Remember that our 24/7/365 hotline (919-929-7122) is available to not only victims and survivors, but their friends and family members as well.  If someone confides in you and you are unsure of what to say or how you can help them, don’t be afraid to give us a call.

Don’t Be Silent

A great way that we can all help combat domestic violence is by not remaining silent about it.  By actively speaking out against domestic violence we can all help to erase the stigma of silence that can pressure victims and survivors to not seek help or share their experiences.

Use social media to reach out to a lot of people by posting interesting articles relating to interpersonal violence or your opinions on dating and domestic violence and how it is treated in schools, in the media, in the law, and in society.

Start conversations with friends, family members, co-workers, and church members about relationships and violence.  Talk to your children about domestic violence and tell them that no one deserves to be abused.  Don’t laugh at inappropriate jokes and speak out against victim-blaming comments.  Don’t condone domestic violence with your silence.

Catherine Pulsifer, author of Be a Possibilitarian states, “You can adopt the attitude there is nothing you can do, or you can see the challenge as your call to action.”  It all starts with one decision, one action.  No matter who we are or what we do, we can all do something to prevent domestic violence.  Challenge yourself to act in whatever way possible, because all of us doing small things can make a very big difference.


Upcoming Events for Sexual Assault Awareness Month April 3, 2012

Throughout the month of April several student and community organizations are sponsoring events in recognition of Sexual Assault Awareness Month (SAAM).  These events aim to raise public awareness about sexual violence and educate individuals and communities on how to prevent sexual violence.  The full list of SAAM events can be found at  Below, we have highlighted a few events that are occurring in the near future.

On Wednesday, April 4th, Project Dinah is hosting a film screening of Not My Life, a documentary about modern-day slavery and human trafficking.  The screening is taking place at 7:00 in Bingham 317.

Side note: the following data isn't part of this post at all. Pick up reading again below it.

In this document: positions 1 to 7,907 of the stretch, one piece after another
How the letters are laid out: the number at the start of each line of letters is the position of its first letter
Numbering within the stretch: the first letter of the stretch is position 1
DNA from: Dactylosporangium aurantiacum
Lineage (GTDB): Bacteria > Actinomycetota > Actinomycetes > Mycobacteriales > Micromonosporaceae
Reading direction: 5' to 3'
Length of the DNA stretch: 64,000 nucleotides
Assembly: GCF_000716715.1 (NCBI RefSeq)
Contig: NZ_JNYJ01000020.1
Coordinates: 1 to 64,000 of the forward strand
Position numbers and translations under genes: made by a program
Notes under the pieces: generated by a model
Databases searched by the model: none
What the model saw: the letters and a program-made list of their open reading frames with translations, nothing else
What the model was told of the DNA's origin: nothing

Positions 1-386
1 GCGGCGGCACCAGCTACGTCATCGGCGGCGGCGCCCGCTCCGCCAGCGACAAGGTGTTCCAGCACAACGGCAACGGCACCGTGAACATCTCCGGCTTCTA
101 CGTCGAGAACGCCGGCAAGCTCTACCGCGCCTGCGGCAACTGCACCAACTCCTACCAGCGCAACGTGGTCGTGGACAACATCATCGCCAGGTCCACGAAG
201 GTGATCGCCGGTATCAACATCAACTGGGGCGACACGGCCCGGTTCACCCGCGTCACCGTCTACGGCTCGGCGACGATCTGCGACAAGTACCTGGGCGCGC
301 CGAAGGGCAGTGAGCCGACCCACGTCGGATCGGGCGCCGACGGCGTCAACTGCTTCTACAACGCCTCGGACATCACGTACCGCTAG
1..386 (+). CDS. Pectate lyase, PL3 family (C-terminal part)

Professor Matt Ezzell from the Department of Sociology at James Madison University will be giving a multimedia presentation on “Consuming Inequality: Gender, Media, and Violence.”  The event takes place on April 9th at 5:00 in Gardner 105.

On April 9th, from 7:00-9:00, in Dey 210, One Act is sponsoring an event titled “Checking In: What Bystanders Can Do to Prevent Relationship Abuse.”  The workshop focuses on how students can be active bystanders and support their friends in situations involving abusive relationships.

Please spread the word about all of these great events!  We hope that you can attend and that you further explore all of the opportunities offered to students and community members throughout Sexual Assault Awareness Month.


Challenge Your Notions of Poverty: Play SPENT! March 16, 2012

Filed under: community education,poverty,privilege — Women's Studies Intern @ 9:31 am
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On February 8, 2010, the Urban Ministries of Durham, with the assistance of McKinney, launched SPENT, an online program that challenges participants to attempt to survive poverty.  Play the game here.  The Urban Ministries of Durham provides food, shelter, clothing, and supportive services to those in need throughout the Durham community.

SPENT, which had over one million plays in almost two hundred countries as of August 2011 , is an interactive computer game that provides users with $1,000 at the beginning of a month and brings up real-life scenarios that require spending, such as health insurance, children’s field trips, rent, and food.  Players must make choices, test their skills, and attempt to survive.

Urban Ministries of Durham Executive Director Patrice Nelson states,  “As players struggle to stay afloat, we hope they appreciate more clearly the realities facing the many individuals and families UMD serves.”  The goal is to challenge the way people think about poverty and homelessness and educate users about the struggles that so many men, women, and children are facing in our country today.

Challenge yourself and your ideas surrounding the difficulty or ease it might take to survive poverty.  Play SPENT!


The secret no one wants to have December 9, 2011

Filed under: community education,domestic violence,volunteering,Why do they stay? — Women's Studies Intern @ 11:42 am

PostSecret is a website many people enjoy visiting. It began as a blog that published anonymous secrets and has evolved into an internationally popular destination website with approximately 5 million viewers, a number of books, and a mobile app. While the concept has adapted to new technology, the premise is this: people send unsigned postcards to Germantown, Maryland where creator Frank Warren, then publishes the postcards on the PostSecret blog. Warren describe the blog as “an ongoing community art project where people mail in their secrets anonymously on one side of a homemade postcard.” It is a space to reveal the things you think about, or recognize, or are ashamed of. Things that you need to say out loud and have other people hear, but that you don’t feel you can or don’t choose to say to those around you. Each secret is accompanied by a picture to illustrate the secret. From flippant comments about facial hair, to more serious secrets about suicide, PostSecret has them all.